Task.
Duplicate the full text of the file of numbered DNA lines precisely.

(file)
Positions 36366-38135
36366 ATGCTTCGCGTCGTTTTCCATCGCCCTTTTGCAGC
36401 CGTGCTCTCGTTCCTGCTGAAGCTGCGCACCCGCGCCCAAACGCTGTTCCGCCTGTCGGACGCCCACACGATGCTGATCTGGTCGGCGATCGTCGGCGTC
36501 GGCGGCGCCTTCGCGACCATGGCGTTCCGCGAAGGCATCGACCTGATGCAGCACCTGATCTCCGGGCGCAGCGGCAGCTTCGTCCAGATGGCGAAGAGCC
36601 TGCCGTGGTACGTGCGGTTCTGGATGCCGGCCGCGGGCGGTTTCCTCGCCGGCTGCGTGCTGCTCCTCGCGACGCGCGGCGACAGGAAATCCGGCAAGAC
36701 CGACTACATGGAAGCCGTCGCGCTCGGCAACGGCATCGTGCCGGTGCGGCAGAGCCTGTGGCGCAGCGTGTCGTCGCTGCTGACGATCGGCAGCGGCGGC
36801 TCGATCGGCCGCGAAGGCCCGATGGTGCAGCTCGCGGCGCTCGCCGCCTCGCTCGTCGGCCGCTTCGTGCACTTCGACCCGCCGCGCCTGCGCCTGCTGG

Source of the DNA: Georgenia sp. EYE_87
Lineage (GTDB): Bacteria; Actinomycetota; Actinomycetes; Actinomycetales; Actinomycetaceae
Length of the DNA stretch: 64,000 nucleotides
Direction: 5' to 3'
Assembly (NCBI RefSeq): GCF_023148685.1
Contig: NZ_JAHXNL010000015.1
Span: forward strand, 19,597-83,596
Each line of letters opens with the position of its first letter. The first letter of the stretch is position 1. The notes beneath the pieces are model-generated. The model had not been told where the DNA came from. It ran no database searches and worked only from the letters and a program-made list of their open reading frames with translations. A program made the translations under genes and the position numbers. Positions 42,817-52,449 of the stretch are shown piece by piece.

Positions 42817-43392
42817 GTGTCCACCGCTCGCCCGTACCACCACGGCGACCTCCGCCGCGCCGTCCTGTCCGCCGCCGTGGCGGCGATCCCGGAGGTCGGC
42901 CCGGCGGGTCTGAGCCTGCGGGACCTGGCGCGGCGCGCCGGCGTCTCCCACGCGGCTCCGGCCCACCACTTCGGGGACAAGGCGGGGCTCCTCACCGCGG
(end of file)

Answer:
Positions 36366-38135
36366 ATGCTTCGCGTCGTTTTCCATCGCCCTTTTGCAGC
36401 CGTGCTCTCGTTCCTGCTGAAGCTGCGCACCCGCGCCCAAACGCTGTTCCGCCTGTCGGACGCCCACACGATGCTGATCTGGTCGGCGATCGTCGGCGTC
36501 GGCGGCGCCTTCGCGACCATGGCGTTCCGCGAAGGCATCGACCTGATGCAGCACCTGATCTCCGGGCGCAGCGGCAGCTTCGTCCAGATGGCGAAGAGCC
36601 TGCCGTGGTACGTGCGGTTCTGGATGCCGGCCGCGGGCGGTTTCCTCGCCGGCTGCGTGCTGCTCCTCGCGACGCGCGGCGACAGGAAATCCGGCAAGAC
36701 CGACTACATGGAAGCCGTCGCGCTCGGCAACGGCATCGTGCCGGTGCGGCAGAGCCTGTGGCGCAGCGTGTCGTCGCTGCTGACGATCGGCAGCGGCGGC
36801 TCGATCGGCCGCGAAGGCCCGATGGTGCAGCTCGCGGCGCTCGCCGCCTCGCTCGTCGGCCGCTTCGTGCACTTCGACCCGCCGCGCCTGCGCCTGCTGG

Source of the DNA: Georgenia sp. EYE_87
Lineage (GTDB): Bacteria; Actinomycetota; Actinomycetes; Actinomycetales; Actinomycetaceae
Length of the DNA stretch: 64,000 nucleotides
Direction: 5' to 3'
Assembly (NCBI RefSeq): GCF_023148685.1
Contig: NZ_JAHXNL010000015.1
Span: forward strand, 19,597-83,596
Each line of letters opens with the position of its first letter. The first letter of the stretch is position 1. The notes beneath the pieces are model-generated. The model had not been told where the DNA came from. It ran no database searches and worked only from the letters and a program-made list of their open reading frames with translations. A program made the translations under genes and the position numbers. Positions 42,817-52,449 of the stretch are shown piece by piece.

Positions 42817-43392
42817 GTGTCCACCGCTCGCCCGTACCACCACGGCGACCTCCGCCGCGCCGTCCTGTCCGCCGCCGTGGCGGCGATCCCGGAGGTCGGC
42901 CCGGCGGGTCTGAGCCTGCGGGACCTGGCGCGGCGCGCCGGCGTCTCCCACGCGGCTCCGGCCCACCACTTCGGGGACAAGGCGGGGCTCCTCACCGCGG